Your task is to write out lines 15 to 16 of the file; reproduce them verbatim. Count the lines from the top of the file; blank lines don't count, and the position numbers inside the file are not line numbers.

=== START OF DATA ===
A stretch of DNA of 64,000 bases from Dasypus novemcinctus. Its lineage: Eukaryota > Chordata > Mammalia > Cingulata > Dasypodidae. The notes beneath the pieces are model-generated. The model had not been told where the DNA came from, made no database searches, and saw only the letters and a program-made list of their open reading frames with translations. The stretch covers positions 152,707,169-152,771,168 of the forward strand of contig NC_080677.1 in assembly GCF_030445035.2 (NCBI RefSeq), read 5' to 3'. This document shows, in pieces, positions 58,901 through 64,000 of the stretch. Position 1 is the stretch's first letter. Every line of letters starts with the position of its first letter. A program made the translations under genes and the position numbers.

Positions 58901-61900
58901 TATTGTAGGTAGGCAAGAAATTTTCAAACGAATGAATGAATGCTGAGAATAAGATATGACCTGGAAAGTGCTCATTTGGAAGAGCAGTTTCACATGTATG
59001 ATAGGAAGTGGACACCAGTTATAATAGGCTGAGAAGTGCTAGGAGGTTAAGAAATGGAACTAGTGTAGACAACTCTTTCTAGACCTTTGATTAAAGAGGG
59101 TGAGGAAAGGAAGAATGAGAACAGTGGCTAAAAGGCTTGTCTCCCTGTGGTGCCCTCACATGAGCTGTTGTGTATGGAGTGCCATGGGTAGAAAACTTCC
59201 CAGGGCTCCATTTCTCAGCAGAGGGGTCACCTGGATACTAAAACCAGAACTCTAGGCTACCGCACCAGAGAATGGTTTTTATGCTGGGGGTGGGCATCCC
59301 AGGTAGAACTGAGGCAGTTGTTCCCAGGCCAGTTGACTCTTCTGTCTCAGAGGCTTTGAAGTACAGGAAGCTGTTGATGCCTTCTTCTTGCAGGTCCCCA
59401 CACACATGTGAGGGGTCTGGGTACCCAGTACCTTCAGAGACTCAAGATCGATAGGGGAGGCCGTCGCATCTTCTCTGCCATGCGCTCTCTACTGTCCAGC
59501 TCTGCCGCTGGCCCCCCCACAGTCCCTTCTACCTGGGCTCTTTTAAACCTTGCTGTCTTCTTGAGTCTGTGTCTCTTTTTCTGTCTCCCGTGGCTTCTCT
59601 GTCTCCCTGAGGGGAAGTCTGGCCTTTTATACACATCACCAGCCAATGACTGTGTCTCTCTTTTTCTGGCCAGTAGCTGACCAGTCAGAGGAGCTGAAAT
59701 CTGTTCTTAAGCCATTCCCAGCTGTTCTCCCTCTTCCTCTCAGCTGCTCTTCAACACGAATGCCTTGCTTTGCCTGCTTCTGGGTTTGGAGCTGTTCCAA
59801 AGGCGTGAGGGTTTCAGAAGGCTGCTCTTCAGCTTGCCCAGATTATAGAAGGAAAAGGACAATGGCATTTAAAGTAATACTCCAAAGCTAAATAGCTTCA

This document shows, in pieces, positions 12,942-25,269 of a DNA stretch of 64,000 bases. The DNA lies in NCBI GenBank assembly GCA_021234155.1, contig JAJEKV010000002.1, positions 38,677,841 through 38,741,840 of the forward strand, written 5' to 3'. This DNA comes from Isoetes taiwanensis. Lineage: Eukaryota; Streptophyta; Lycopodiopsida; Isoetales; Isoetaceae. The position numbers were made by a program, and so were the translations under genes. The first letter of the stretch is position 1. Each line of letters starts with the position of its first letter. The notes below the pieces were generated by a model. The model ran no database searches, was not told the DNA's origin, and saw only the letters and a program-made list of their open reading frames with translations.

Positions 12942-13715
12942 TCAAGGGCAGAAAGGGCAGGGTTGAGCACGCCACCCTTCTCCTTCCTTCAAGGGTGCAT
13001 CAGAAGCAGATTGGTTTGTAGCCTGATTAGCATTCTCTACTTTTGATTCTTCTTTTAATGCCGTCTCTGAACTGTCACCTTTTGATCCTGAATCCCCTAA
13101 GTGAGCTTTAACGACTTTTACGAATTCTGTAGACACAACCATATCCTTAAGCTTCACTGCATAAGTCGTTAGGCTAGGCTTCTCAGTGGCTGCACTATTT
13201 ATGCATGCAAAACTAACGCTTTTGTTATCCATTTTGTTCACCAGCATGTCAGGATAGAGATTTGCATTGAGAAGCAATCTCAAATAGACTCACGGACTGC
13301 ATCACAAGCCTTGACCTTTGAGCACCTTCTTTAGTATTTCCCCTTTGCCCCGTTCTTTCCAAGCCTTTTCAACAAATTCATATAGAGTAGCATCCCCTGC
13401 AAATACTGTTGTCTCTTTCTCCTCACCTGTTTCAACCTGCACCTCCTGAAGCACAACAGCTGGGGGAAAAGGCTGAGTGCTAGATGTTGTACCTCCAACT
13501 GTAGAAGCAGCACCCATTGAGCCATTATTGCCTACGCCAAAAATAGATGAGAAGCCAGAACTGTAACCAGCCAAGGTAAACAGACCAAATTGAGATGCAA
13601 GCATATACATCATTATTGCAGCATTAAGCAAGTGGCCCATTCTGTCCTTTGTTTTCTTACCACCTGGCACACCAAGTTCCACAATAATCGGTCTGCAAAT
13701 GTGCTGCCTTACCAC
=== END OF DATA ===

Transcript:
12942 TCAAGGGCAGAAAGGGCAGGGTTGAGCACGCCACCCTTCTCCTTCCTTCAAGGGTGCAT
13001 CAGAAGCAGATTGGTTTGTAGCCTGATTAGCATTCTCTACTTTTGATTCTTCTTTTAATGCCGTCTCTGAACTGTCACCTTTTGATCCTGAATCCCCTAA